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September 1948


Author Affiliations

Surgeon, Wills Hospital PHILADELPHIA

Arch Ophthalmol. 1948;40(3):332-340. doi:10.1001/archopht.1948.00900030338012

Although many textbooks state that the treatment of glaucoma is surgical regardless of the stage in which it is encountered in actual practice, this is not true. I am in accord with most of my associates, who treat every patient with glaucoma medically until such time as control of intraocular pressure is no longer maintained at a limit at which visual acuity and the visual fields may be conserved.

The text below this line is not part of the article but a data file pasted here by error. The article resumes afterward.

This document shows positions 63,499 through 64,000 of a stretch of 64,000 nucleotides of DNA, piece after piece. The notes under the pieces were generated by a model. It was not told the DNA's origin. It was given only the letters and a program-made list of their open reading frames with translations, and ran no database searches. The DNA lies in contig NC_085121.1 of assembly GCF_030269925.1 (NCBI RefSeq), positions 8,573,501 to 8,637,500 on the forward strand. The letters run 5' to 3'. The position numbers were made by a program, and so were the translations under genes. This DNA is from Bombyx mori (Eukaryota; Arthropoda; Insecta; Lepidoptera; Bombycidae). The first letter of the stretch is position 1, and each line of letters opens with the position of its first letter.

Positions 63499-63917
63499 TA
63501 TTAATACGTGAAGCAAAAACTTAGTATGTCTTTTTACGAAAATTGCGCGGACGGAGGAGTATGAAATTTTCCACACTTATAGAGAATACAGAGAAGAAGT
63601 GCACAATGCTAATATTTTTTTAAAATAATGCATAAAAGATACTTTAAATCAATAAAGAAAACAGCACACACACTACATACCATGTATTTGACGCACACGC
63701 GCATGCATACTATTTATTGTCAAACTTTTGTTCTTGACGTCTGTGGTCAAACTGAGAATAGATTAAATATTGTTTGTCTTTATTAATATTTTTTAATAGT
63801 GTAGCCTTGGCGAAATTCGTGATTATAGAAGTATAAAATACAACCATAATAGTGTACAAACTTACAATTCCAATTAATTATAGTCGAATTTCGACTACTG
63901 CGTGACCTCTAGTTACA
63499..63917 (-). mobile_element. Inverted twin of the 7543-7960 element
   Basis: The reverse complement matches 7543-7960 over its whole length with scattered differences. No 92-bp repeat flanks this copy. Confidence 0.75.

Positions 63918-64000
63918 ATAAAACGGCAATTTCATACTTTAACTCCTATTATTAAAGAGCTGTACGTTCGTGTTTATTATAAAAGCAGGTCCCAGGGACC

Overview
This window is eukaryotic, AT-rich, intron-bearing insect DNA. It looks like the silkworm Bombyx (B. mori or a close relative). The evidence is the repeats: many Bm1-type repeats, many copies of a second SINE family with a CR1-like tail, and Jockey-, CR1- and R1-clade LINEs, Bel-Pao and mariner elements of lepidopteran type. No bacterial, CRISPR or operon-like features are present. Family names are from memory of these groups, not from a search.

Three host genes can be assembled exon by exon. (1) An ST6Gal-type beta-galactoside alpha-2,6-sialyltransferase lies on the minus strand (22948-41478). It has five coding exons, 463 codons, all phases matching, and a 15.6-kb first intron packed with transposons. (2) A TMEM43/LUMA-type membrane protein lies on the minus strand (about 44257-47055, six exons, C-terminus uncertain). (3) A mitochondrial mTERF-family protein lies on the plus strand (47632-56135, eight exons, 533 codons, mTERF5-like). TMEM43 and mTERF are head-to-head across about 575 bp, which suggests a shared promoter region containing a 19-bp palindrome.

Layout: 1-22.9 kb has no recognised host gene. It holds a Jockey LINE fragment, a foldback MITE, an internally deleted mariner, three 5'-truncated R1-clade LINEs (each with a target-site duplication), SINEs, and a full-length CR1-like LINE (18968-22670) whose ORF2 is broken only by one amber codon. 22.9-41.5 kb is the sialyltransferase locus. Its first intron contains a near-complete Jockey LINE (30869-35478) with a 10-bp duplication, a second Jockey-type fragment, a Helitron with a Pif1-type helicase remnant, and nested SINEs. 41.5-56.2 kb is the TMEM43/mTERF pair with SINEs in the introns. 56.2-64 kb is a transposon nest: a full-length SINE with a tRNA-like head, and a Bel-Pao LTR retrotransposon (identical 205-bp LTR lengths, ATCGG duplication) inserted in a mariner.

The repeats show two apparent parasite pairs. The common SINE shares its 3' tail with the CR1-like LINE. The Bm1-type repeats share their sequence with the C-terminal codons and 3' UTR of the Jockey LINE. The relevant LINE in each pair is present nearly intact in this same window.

ACUTE CONGESTIVE GLAUCOMA  It is agreed by all ophthalmologists who have extensive experience with glaucoma that the acute congestive type should be treated with tension-reducing drugs for at least twenty-four hours, combined with sedatives sufficient to reduce pain and induce sleep. If the commonly used tension-reducing drugs are not effective within twenty-four hours, a basal iridectomy should be performed. If, however, the repeated use of physostigmine salicylate, for instance, 1 drop of a 1 per cent solution every ten minutes for